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the rotory pump can cause some problems with too much presure, and is generally considered a good race pump.
We use the Morgo piston pump, it is a great oil pump for a street bike, however it is in short supply at this time.
(Just my opinion)
 

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I agree with Tony. I've known folks who had serious problems with overpressure with the rotary. The piston pumps work just fine. You'll likely improve nothing with a rotary and potentially buy problems.
 

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For that matter, the factory pump will supply as much or more oil than you need if it is cleaned out and refurbed properly. There is almost nothing to these little pumps, and they don't require much in the way of refurb.

Was there something wrong with the pump in the motor to start with?
 

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Discussion Starter · #5 ·
nothing wrong with the pump prior to dismantle, just wondering if investing the extra dollar actually had value, and since the consensus is no, I am figuring on spending in another area. Thanks for the input.
 

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It is easy to get sucked in to the hot new thing when sourcing parts. I realize the rotary pumps have been around a while, and at one time I thought it might be necessary too. Having had several triumphs with big bore kits, and aftermarket cams, I can say without a doubt that the factory pump is fine for all but the most brutal road racing needs....and even then I would be tempted to use the factory unit.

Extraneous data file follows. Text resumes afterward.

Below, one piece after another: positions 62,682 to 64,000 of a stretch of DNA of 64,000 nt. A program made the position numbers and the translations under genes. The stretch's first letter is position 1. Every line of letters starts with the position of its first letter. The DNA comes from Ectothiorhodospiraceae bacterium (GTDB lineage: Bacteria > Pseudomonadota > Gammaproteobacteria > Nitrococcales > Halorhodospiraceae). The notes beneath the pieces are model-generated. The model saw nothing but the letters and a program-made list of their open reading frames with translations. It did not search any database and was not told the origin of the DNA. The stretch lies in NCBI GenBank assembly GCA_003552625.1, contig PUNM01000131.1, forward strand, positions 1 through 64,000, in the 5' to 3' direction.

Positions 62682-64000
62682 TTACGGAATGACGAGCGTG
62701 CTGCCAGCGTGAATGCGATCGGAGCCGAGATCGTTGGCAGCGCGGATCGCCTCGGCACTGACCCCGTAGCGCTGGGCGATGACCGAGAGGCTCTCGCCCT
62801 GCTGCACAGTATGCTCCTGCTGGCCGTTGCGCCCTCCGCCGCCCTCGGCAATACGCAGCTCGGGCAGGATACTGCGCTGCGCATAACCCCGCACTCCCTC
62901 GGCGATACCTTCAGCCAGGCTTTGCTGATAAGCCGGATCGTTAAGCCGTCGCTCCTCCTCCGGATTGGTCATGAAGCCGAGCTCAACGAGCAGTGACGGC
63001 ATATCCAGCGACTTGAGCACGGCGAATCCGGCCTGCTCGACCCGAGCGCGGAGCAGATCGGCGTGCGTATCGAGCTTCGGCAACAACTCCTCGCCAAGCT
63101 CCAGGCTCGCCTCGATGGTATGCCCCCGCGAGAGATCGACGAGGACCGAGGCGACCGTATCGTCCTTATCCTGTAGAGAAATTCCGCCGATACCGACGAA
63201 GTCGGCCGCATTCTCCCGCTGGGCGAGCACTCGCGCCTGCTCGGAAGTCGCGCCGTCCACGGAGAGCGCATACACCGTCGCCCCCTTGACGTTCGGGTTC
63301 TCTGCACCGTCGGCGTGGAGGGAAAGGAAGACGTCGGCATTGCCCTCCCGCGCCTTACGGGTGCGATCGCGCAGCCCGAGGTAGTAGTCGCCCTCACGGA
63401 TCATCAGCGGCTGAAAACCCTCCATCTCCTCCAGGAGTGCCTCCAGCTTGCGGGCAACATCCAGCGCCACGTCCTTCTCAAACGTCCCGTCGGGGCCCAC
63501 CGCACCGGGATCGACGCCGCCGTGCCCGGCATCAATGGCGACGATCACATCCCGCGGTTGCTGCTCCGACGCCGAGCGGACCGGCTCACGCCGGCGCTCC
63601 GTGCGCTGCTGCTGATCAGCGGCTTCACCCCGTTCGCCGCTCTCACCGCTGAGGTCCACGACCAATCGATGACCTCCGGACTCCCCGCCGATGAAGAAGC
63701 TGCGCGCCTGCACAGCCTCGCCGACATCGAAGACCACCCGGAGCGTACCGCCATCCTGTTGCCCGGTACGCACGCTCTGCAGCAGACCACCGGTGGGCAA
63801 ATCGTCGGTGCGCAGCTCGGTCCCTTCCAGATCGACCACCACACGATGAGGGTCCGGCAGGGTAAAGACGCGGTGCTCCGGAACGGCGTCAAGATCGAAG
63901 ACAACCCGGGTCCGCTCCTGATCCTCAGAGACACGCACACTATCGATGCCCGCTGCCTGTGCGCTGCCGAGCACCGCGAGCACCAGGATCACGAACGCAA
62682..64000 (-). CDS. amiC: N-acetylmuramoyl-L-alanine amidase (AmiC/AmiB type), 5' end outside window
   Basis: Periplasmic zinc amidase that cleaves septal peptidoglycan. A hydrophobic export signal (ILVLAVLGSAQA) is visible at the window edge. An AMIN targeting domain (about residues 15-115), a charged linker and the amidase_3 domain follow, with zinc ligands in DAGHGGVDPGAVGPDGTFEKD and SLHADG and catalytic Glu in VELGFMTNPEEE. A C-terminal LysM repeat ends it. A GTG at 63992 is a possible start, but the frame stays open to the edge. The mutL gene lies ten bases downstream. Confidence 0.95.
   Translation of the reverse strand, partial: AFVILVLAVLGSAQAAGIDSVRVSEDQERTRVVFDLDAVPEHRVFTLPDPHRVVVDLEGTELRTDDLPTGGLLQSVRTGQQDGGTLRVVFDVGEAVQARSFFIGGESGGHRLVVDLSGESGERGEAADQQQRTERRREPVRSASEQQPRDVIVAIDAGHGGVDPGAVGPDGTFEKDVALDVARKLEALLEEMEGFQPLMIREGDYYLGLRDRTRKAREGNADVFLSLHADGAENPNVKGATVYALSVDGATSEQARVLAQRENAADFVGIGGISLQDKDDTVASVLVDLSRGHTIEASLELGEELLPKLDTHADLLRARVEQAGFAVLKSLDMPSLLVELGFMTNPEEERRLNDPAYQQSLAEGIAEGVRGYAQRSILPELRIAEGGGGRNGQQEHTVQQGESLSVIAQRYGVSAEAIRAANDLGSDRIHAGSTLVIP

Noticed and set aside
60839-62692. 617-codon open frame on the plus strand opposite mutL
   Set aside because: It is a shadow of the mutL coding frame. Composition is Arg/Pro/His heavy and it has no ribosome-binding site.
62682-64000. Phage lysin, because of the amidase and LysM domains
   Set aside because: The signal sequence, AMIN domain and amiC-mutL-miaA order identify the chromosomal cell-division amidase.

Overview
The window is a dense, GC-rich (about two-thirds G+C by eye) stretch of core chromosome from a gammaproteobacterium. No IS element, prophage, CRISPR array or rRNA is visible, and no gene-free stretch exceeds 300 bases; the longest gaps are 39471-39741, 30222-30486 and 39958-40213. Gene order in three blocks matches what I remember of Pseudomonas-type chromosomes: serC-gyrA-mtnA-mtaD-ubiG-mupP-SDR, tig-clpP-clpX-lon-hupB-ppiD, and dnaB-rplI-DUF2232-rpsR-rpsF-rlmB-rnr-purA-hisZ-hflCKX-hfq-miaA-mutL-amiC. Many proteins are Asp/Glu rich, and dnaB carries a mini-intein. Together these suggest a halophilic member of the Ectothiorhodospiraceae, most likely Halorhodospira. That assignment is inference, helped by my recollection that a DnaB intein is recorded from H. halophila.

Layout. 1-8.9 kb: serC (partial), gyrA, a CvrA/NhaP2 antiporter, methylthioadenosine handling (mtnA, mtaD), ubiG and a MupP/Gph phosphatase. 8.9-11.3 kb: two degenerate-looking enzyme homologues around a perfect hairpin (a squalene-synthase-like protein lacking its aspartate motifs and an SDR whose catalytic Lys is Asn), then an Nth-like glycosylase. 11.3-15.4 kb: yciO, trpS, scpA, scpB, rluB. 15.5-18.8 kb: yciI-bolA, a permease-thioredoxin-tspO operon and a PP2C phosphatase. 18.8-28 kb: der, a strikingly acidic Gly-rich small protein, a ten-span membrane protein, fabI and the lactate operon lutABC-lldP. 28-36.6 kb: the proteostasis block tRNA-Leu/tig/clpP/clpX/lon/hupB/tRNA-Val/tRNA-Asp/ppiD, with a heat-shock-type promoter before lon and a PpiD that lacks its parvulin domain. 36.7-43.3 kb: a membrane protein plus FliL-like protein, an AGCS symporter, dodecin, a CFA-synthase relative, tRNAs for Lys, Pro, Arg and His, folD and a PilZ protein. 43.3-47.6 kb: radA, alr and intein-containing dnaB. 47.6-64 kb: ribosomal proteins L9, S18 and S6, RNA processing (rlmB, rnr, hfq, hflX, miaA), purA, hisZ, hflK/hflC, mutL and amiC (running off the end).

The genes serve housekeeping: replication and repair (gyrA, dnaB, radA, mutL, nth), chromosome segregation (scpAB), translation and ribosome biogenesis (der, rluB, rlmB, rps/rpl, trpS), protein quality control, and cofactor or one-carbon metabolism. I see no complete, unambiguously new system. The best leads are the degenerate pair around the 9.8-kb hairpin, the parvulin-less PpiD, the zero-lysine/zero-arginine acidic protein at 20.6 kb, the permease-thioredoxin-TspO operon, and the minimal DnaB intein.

The Morgo piston pump works quite well too, but if you don't have to spend the money on it the staying with a good factory pump leaves you dollars to spend some place else as you said.....like maybe better carbs than you have, or a better set of valves/valve springs.

the factory pump is capable of delivering more oil than the engine will need as it is. Spend your hard earned spondulas elsewhere......lots of other places to make a difference.
 

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I believe the oil pressure relief valve opens up at 55-60 lbs and much of that oil goes down into the crank case anyway. but the Morgo rotary pumps are higher volume pumps that deliver constant pressure when hot and intended primarily for racing applications. a great product but over kill for a street bike.
Lately we have had sumping problems with a couple of the brand new "English made" replacement oil pumps and after several attempts to re-seat the check ball ended up replacing them with the Morgo piston pumps.

many good oil pumps are needlessly replaced on engine rebuilds. clean and re-seat the check valves and they will be fine, Triumphs are not known for oil pump problems.
 

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Hi there, i run a Rotary pump on a 1968 bonnie with in line oil filter, and have found it spot on, i was out at the weekend with some mates on Jap bikes and Harleys, we went up the motorway(there idea) at around 90/95 mph for over two hrs and the little triumph did not shame itself (combine age 95!) the more oil pumping around the better, have drilled an extra hole in oil pressure switch, i just make sure its breathing OK. But i do agree the triumph pumps are good pumps and not known to be a prob. but if your at 6000+rpm for over two hrs, you want to know oil is flowing. but get this bike on the twisty bits and it leaves them all behind (In a Puff of smoke)Just love these bikes
 

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Glad to see your post Reno,put a rotary on my 750 t140,havent run it yet but had the oil p.switch drilled too.
Also been told you can get an oil filter(remote) with a high pressure by pass.
 
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